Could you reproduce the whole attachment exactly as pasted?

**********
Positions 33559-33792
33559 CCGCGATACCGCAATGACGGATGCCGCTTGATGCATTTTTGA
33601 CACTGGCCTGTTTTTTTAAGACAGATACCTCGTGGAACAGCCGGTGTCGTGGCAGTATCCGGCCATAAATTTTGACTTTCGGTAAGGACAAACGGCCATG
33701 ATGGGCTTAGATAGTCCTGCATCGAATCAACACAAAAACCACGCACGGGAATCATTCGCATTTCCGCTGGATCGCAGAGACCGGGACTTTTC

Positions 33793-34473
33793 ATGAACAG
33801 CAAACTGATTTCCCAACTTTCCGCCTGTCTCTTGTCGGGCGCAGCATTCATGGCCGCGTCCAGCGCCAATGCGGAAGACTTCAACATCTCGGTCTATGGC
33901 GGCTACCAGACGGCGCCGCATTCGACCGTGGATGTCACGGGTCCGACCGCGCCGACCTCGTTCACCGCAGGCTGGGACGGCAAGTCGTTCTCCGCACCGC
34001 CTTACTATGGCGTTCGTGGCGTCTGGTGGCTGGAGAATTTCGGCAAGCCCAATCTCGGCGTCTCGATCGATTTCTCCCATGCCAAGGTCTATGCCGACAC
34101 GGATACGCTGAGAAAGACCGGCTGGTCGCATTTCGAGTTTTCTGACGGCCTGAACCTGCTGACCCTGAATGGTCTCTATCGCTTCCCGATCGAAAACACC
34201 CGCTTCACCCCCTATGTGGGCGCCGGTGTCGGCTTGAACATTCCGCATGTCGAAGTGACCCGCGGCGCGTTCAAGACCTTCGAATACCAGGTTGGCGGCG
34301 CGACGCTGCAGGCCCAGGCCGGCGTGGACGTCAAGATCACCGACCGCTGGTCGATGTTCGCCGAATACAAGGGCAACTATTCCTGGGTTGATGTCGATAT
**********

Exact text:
Positions 33559-33792
33559 CCGCGATACCGCAATGACGGATGCCGCTTGATGCATTTTTGA
33601 CACTGGCCTGTTTTTTTAAGACAGATACCTCGTGGAACAGCCGGTGTCGTGGCAGTATCCGGCCATAAATTTTGACTTTCGGTAAGGACAAACGGCCATG
33701 ATGGGCTTAGATAGTCCTGCATCGAATCAACACAAAAACCACGCACGGGAATCATTCGCATTTCCGCTGGATCGCAGAGACCGGGACTTTTC

Positions 33793-34473
33793 ATGAACAG
33801 CAAACTGATTTCCCAACTTTCCGCCTGTCTCTTGTCGGGCGCAGCATTCATGGCCGCGTCCAGCGCCAATGCGGAAGACTTCAACATCTCGGTCTATGGC
33901 GGCTACCAGACGGCGCCGCATTCGACCGTGGATGTCACGGGTCCGACCGCGCCGACCTCGTTCACCGCAGGCTGGGACGGCAAGTCGTTCTCCGCACCGC
34001 CTTACTATGGCGTTCGTGGCGTCTGGTGGCTGGAGAATTTCGGCAAGCCCAATCTCGGCGTCTCGATCGATTTCTCCCATGCCAAGGTCTATGCCGACAC
34101 GGATACGCTGAGAAAGACCGGCTGGTCGCATTTCGAGTTTTCTGACGGCCTGAACCTGCTGACCCTGAATGGTCTCTATCGCTTCCCGATCGAAAACACC
34201 CGCTTCACCCCCTATGTGGGCGCCGGTGTCGGCTTGAACATTCCGCATGTCGAAGTGACCCGCGGCGCGTTCAAGACCTTCGAATACCAGGTTGGCGGCG
34301 CGACGCTGCAGGCCCAGGCCGGCGTGGACGTCAAGATCACCGACCGCTGGTCGATGTTCGCCGAATACAAGGGCAACTATTCCTGGGTTGATGTCGATAT